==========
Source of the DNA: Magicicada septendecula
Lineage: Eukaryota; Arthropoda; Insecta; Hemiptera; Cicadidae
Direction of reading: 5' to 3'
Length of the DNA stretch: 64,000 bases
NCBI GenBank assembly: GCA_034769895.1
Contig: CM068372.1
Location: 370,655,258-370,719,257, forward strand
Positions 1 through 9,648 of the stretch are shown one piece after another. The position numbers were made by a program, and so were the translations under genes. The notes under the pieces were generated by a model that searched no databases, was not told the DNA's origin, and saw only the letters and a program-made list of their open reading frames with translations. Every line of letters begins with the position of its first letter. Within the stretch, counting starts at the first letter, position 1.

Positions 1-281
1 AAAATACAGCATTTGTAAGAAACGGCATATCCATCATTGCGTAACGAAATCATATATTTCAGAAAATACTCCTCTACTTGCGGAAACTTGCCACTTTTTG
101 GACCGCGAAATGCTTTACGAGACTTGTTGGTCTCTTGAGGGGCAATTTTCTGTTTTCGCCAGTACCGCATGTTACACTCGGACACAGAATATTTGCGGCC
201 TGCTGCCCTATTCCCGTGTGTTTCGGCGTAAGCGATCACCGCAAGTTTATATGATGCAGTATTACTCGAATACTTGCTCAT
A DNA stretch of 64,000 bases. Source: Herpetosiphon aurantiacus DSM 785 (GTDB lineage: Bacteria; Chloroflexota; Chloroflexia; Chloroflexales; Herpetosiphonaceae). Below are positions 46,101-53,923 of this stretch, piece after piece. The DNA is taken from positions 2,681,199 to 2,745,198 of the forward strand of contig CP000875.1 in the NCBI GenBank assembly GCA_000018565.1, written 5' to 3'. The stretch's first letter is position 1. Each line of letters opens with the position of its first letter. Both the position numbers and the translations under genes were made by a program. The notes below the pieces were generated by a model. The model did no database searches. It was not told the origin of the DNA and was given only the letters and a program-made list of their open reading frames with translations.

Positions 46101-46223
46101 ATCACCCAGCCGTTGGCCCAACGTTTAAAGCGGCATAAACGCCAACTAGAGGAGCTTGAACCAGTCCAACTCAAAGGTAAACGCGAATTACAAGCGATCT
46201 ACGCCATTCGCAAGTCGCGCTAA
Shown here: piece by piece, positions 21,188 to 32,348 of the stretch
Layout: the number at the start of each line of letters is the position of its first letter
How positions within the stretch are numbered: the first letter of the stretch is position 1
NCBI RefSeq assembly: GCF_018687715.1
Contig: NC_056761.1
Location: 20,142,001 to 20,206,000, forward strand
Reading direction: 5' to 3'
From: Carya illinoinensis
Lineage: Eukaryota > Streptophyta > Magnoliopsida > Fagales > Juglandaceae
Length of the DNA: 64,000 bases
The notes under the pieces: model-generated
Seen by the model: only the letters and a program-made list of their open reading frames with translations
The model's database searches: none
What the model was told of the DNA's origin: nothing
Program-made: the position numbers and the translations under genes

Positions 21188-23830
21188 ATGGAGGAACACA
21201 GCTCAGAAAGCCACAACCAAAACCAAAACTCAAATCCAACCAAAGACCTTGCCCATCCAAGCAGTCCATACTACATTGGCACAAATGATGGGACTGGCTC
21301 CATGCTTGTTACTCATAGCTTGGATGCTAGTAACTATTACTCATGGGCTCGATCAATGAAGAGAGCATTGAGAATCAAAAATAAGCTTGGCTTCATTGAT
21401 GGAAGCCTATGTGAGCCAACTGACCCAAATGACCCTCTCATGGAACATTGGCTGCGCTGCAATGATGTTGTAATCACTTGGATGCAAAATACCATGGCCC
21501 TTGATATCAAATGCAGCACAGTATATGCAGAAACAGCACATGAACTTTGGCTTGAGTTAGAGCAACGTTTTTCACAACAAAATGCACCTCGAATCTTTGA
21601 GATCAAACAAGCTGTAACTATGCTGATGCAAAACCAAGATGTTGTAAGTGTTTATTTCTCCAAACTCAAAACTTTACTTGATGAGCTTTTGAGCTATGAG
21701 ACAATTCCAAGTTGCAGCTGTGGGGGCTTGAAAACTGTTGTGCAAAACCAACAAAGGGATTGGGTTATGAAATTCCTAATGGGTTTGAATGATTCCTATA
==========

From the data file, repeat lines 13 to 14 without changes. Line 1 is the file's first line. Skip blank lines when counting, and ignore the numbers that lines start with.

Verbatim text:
A DNA stretch of 64,000 bases. Source: Herpetosiphon aurantiacus DSM 785 (GTDB lineage: Bacteria; Chloroflexota; Chloroflexia; Chloroflexales; Herpetosiphonaceae). Below are positions 46,101-53,923 of this stretch, piece after piece. The DNA is taken from positions 2,681,199 to 2,745,198 of the forward strand of contig CP000875.1 in the NCBI GenBank assembly GCA_000018565.1, written 5' to 3'. The stretch's first letter is position 1. Each line of letters opens with the position of its first letter. Both the position numbers and the translations under genes were made by a program. The notes below the pieces were generated by a model. The model did no database searches. It was not told the origin of the DNA and was given only the letters and a program-made list of their open reading frames with translations.

Positions 46101-46223